How Depression Affected the Fate of Germanwings Flight 9525

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Just ten short minutes after takeoff when passengers were beginning to get comfortable, without any warning, Andreas Lubitz crashed Germanwings Flight 9525 into the Alpes de Haute-Provence region. Lubitz was severely depressed but did not tell anyone how serious it had become.

The flight had one hundred fifty people on board: one hundred forty four passengers and six crew members. The victims were from Germany, Spain, Britain, America, Japan, Turkey, Australia, Colombia, Argentina, Mexico, Belgium, Denmark, and Morocco.

The flight was from Barcelona, Spain and was going to Dusseldorf, Germany. The plane left at 10:01 a.m. March 24. At 10:31 a.m. The plane began to descend from its 38,000 feet cruising altitude after Lubitz locked the pilot, Patrick Sondenheimer, out of the cockpit before losing contact with the French radar at 10:40. In a transcript of the voice recorder, the pilot demanded that his co-pilot opened the door and saying, “For God’s sake, open the door!” Sondenheimer had left the cockpit for a bathroom break and after he left, Lubitz began the descent of the plane. Transponder data shows that autopilot had been reprogrammed for the altitude to go from 38,000 feet to 100 feet before crashing in a remote area near Digne-les-Bains in the Alpes de Haute-Provence region, killing all 150 passengers and crew on impact.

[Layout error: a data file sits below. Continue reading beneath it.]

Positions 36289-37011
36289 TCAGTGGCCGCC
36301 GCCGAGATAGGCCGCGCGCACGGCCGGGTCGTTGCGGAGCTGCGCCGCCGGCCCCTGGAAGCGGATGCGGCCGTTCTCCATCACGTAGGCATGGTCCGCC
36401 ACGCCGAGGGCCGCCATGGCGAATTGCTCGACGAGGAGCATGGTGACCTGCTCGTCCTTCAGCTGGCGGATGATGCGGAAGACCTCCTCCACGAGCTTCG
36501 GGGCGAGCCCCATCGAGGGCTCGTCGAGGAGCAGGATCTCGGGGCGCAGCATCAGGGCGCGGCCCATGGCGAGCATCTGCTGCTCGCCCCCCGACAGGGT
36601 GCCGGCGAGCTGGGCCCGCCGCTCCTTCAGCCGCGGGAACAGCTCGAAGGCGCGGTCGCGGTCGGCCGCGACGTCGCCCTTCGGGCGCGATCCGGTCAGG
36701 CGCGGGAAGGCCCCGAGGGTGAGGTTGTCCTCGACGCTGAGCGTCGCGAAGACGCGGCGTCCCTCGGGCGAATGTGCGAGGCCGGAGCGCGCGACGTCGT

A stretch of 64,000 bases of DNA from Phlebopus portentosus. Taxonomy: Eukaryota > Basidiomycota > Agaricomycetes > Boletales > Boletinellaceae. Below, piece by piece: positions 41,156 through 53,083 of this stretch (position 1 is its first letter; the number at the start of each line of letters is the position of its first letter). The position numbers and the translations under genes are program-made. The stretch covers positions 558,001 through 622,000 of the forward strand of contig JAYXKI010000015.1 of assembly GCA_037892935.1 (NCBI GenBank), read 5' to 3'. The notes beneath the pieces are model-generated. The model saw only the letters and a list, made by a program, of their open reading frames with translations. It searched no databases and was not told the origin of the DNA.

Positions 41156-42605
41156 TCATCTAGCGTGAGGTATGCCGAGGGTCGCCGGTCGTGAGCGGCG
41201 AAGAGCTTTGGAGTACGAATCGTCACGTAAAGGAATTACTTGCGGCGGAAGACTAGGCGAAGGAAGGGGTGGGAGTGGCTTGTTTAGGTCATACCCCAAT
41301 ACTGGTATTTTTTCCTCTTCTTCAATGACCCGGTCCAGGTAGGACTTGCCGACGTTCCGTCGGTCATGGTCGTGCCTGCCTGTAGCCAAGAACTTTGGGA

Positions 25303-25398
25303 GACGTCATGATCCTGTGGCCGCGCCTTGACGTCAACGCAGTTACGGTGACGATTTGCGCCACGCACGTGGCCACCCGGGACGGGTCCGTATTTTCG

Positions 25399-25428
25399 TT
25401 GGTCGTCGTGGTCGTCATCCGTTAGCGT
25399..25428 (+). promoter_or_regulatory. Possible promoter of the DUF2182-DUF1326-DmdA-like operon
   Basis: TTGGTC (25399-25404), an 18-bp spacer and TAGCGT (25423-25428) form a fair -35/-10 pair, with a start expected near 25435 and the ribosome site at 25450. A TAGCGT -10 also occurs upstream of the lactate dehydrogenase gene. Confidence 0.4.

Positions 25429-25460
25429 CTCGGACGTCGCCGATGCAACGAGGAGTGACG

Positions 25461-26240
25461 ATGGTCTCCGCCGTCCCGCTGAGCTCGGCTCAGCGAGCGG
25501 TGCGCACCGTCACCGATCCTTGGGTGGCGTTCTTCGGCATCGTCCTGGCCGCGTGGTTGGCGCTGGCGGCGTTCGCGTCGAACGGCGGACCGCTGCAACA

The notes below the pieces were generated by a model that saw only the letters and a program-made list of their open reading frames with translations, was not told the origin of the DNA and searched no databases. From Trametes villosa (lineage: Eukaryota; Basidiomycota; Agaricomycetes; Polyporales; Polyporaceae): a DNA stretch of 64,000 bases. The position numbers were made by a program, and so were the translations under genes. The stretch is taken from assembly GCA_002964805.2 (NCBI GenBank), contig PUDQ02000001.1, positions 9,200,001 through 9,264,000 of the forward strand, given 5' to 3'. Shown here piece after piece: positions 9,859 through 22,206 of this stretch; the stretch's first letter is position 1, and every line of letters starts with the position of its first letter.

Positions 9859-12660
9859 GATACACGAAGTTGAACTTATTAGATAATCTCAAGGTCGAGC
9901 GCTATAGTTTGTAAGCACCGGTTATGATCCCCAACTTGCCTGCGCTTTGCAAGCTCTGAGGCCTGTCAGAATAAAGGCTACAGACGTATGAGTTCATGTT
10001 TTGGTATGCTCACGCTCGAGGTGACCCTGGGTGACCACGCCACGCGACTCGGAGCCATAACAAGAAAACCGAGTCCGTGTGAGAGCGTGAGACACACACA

The Germanwings airline company and it’s parent company, Lufthansa, continue to answer questions about Lubitz and the company’s policy about reporting any issues the crew may be experiencing. In a statement from Lufthansa, employees are only given a physical exam, not psychological. Lubitz had told the airline a few years ago, but the airline did not do anything about it. None of Lubitz’s coworkers had noticed any psychological issues.
Although this crash was tragic, knowing what happened on board Germanwings Flight 9525 gives families of those on board some closure. This does not happen often with plane crashes, an example being Malaysia Airlines Flight 370, which still has not been found since it disappeared on March 8th, 2014.